Statistical analysis

Analysis of mean FA and volume was performed using STATISTICA version 9.1 (2010; Stat Soft. Inc, Tulsa, OK, U.S.A.; http://www.statsoft.com). We used a repeated-measures analysis of variance to investigate group differences in regional volume and mean FA, including ROI (volume, mean FA) and side (left, right) as within-subject factors, and group (control, left TLEhs, and right TLEhs) as a between-subject factor. Multiple linear regression (R2) was used to examine relationships between structural volume and mean FA, and between ROIs and clinical variables. In investigating whether age of onset and duration of epilepsy correlated with brain architecture, all analyses were corrected for participant age in order to investigate the potential degenerative effects of epilepsy on volume and FA above the effects of normal aging. For correlational analyses in patients, various structures were treated as ipsilateral or contralateral to TLEhs in FA (hippocampus, parahippocampal gyrus, temporal lobe white matter, putamen and thalamus) and volume (hippocampus, temporal horn of the lateral ventricle, thalamus, putamen and cerebral cortex) analyses in order to generate increased statistical power. Callosal, frontal lobe white matter, brainstem, and internal capsule measures were treated bilaterally.

Results

A. Brain alterations in TLEhs relative to controls

(i) DTI alterations.

Descriptive and inferential statistics for regional FA differences between patients and controls are provided in Table 2. Patients with left TLEhs had significantly reduced FA bilaterally in the hippocampus, parahippocampal gyrus, temporal lobe white matter, corpus callosum (including genu and splenium separately), frontal lobe white matter, internal capsule and brainstem. Conversely, patients with right TLEhs showed evidence of more restricted FA loss relative to controls, including the right parahippocampal gyrus, thalamus bilaterally, and the splenium/whole corpus callosum. Right hippocampal mean FA did not differ between patients with right TLEhs and controls. In order to investigate whether the restricted FA loss in right TLEhs was due to the decreased sample size (left TLEhs (n = 41), right TLEhs (n = 21)), we randomly reduced the number of patients with left TLEhs to n = 21, and found that all but one effect (right parahippocampal gyrus) were still highly significantly reduced in patients with left TLEhs (see Results S1).

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Table 2. FA differences between controls (n = 68), patients with left MTS (n = 41) and patients with right MTS (n = 21).

http://dx.doi.org/10.1371/journal.pone.0046791.t002

(ii) Volumetric alterations.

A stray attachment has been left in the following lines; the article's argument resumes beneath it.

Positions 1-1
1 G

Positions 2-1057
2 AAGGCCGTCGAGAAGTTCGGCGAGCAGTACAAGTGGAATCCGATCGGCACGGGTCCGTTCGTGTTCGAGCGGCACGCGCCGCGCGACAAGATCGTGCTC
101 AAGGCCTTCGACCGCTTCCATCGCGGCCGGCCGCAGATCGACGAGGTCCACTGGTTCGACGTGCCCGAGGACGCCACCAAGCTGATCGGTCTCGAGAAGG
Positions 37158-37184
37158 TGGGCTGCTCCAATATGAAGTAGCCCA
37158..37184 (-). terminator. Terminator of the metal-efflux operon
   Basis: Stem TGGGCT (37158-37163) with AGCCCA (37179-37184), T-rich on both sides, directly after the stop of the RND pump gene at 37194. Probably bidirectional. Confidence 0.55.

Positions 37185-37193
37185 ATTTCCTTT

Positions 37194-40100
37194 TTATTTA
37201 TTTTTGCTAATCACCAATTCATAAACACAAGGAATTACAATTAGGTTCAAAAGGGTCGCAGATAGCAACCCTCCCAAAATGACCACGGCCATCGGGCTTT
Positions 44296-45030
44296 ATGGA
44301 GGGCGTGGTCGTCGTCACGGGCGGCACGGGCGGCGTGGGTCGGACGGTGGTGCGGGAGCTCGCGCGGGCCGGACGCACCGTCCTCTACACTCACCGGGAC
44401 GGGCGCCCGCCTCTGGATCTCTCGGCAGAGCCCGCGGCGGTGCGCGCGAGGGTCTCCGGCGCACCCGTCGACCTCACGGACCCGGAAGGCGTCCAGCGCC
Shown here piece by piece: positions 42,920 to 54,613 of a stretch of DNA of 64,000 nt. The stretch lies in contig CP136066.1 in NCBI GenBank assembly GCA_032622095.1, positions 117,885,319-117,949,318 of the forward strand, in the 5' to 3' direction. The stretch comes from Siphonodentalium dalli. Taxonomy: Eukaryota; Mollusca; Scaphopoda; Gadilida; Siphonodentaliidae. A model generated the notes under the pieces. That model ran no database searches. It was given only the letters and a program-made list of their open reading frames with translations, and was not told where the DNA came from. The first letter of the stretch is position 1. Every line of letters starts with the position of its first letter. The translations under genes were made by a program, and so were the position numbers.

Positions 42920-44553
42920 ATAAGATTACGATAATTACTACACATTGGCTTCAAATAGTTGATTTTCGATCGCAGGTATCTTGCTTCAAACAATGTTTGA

Descriptive and inferential statistics of volume alterations in patients with left and right TLEhs relative to controls is presented in Table 3. Patients with left TLEhs had significant bilateral volume atrophy of the hippocampus (although, intuitively, much greater in the left hemisphere), thalamus, putamen, and cerebral cortex. All subregions other than the anterior-most segment of the corpus callosum were significantly atrophic. There was expansion of the left but not right temporal horn of the lateral ventricle in patients with left TLEhs relative to controls. Similarly to DTI results, patients with right TLEhs had more restrictive ipsilateral atrophy encompassing the right hippocampus, thalamus, putamen, and cortex, and expansion of the right temporal horn of the lateral ventricle. Only thalamic volume was significantly atrophic in the left hemisphere. Right TLEhs patients also had atrophy of the two posterior segments of the corpus callosum. As with analyses of FA, we reduced the number of patients with left TLEhs to n = 21 for auxiliary analyses of volume. Similarly to analyses of FA, only one structure did not remain significantly atrophic with the smaller sample size, the right hippocampus (see Results S1). Figure 2 shows a comparison of mean FA and volume of the hippocampus and thalamus across controls and patient groups in order to appreciate the concomitant alterations in T1-weighted MRI-derived and DTI-derived alterations of homologous brain regions.

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Figure 2. FA and volume alterations of the hippocampus and thalamus in patients with unilateral TLEhs relative to controls.

The top row indicates mean (with 95% CI) FA (left) and volume (right) of the left and right hippocampus across controls (C), patients with left TLEhs (L) and patients with right TLEhs (R). The bottom row is the same for the thalamus. Structures are colour-coded: light blue for FA, yellow for hippocampal volume (as per standard FreeSurfer colour classification) and dark green for thalamic volume (as per standard FreeSurfer colour classification). FA values are the mean for each structure ×1000. Volumes are mm3. LH, left hemisphere. RH, right hemisphere. * = significant at p<0.05 (corrected). ** = significant at p<0.01 (corrected). *** = significant at p>0.001 (corrected).

http://dx.doi.org/10.1371/journal.pone.0046791.g002

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Table 3. Volumetric differences between controls (n = 68), patients with left MTS (n = 41) and patients with right MTS (n = 21).

http://dx.doi.org/10.1371/journal.pone.0046791.t003

B. Direct comparison between left and right TLEhs